The Bharata Rakshana Vedike, a Hindutva group in Karnataka, on Friday asked Hindus not to employ cab services and transport operators run by Muslims, reported the Hindustan Times.
Members of the Bharata Rakshana Vedike visited homes of several people to convince them to not avail of cab services offered by Muslim drivers.
This comes as BJP leaders and Hindutva fringe groups in the state have called for the boycott of Muslim vendors, Halal meat, wearing of Hijab in education institutions, and banning the use of loudspeakers during Azaan prayers in the state.
“When we go to temples or shrines, we do not eat non-veg and taking someone who does not believe in our gods or make us impure with their food choices would be a disrespect to our culture and religion,” said Bharat Shetty, the chief of the group. “They call us kafirs [non-believers] and just as their religion is important to them, ours is to us.”
Another member of the Hindutva group, Prashanth Bangera, on Friday appealed to Hindus to not take Muslim drivers while going to temples and pilgrimages, reported IANS.
Bangera also urged Hindus to not use any Muslim-owned transport companies in the state. He called on other Hindutva organisations to support his appeal. Sri Ram Sena has decided to support Bangera’s demands, according to IANS.
Karnataka’s Minister for Rural Development and Panchayat Raj KS Eshwarappa blamed Congress for creating a divide between Hindus and Muslims, the Hindustan Times reported. “All this hijab, halal and other controversies are the doing of the Congress who would benefit only if these two communities are separated,” he said.
Campaigns against Muslims in Karnataka
For months now, Hindutva groups in Karnataka have launched several campaigns against Muslims.
In January, the groups had objected to students wearing hijab in some colleges. Some Hindu students had started a coordinated campaign to wear saffron scarves to class in order to force colleges to ban the hijab.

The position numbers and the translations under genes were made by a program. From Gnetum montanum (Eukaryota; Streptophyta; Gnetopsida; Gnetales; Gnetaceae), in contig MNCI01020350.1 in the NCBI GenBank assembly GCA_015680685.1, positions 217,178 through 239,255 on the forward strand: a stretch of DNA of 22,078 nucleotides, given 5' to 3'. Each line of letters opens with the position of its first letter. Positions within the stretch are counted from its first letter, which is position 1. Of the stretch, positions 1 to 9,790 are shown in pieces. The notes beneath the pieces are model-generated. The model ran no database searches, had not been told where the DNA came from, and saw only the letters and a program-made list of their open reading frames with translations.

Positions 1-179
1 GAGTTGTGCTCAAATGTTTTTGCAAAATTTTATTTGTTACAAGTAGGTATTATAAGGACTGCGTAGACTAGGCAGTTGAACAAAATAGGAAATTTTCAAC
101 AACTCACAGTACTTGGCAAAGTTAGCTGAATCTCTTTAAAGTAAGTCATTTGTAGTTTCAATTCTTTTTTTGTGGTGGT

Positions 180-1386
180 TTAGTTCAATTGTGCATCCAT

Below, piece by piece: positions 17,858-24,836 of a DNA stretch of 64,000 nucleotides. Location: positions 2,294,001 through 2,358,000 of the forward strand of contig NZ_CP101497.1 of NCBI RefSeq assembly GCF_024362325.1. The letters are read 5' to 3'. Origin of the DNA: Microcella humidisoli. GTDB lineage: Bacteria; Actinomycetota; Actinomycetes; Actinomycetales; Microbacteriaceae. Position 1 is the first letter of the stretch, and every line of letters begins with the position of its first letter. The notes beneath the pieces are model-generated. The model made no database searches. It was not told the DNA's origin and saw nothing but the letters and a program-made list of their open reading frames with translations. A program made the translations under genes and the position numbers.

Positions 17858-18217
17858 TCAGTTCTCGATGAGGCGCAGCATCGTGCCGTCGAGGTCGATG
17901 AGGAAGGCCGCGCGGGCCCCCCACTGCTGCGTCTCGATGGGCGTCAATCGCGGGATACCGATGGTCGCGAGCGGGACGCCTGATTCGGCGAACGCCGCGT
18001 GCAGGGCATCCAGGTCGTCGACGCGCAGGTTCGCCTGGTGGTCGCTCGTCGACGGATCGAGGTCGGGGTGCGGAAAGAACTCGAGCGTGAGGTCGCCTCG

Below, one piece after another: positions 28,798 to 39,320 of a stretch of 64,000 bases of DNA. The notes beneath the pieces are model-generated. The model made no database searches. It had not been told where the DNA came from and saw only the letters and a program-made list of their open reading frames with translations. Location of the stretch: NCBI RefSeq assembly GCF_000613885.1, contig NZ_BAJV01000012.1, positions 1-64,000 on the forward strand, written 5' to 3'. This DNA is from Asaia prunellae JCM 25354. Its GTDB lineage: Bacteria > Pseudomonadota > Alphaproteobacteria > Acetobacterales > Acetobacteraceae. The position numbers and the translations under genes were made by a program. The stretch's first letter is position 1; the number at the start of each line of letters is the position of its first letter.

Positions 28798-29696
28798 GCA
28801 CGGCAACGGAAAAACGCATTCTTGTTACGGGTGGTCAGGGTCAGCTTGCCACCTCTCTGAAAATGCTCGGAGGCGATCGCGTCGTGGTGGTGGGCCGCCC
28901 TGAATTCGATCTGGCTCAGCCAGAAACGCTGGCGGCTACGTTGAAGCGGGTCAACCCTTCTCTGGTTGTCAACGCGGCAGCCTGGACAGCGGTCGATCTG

The Karnataka government had on February 5 banned clothes that “disturb equality, integrity and public order” in educational institutions. On March 15, the Karnataka High Court upheld the government order and ruled that wearing hijab was not essential to Islam.
In March, several temples in Karnataka had also banned Muslim traders from opening stalls at annual fairs.
Muslims have reportedly been running stalls at these fairs for many years. However, Hindutva organisations had objected to their participation after many Muslims closed their shops to protest the Karnataka High Court verdict upholding the state’s ban on wearing hijab at schools and colleges.
Hindutva groups are also demanding a ban on the use of loudspeakers in mosques, saying they lead to noise pollution. A Hindutva group, the Shri Ram Sene, had threatened to protest if the government fails to act in the matter.
Earlier this week, the Bengaluru Police had said they have started seizing microphones from places of worship where noise levels have crossed the threshold set by the Supreme Court.
On April 8, Bengaluru’s civic body, the Bruhat Bengaluru Mahanagara Palike, issued a circular banning the sale of meat across the city on Ram Navami, which is on Sunday.
On Friday, some Hindutva organisations also began a campaign against state-owned Indian Railway Catering and Tourism Corporation, Air India and others for offering halal-certified products.
Halal is the Arabic word for “permissible”. Halal-certified products make it permissible for Muslims to consume the items. One of such products, the halal meat, which is sanctified by Islamic law, involves killing an animal by cutting the jugular vein, carotid artery and windpipe.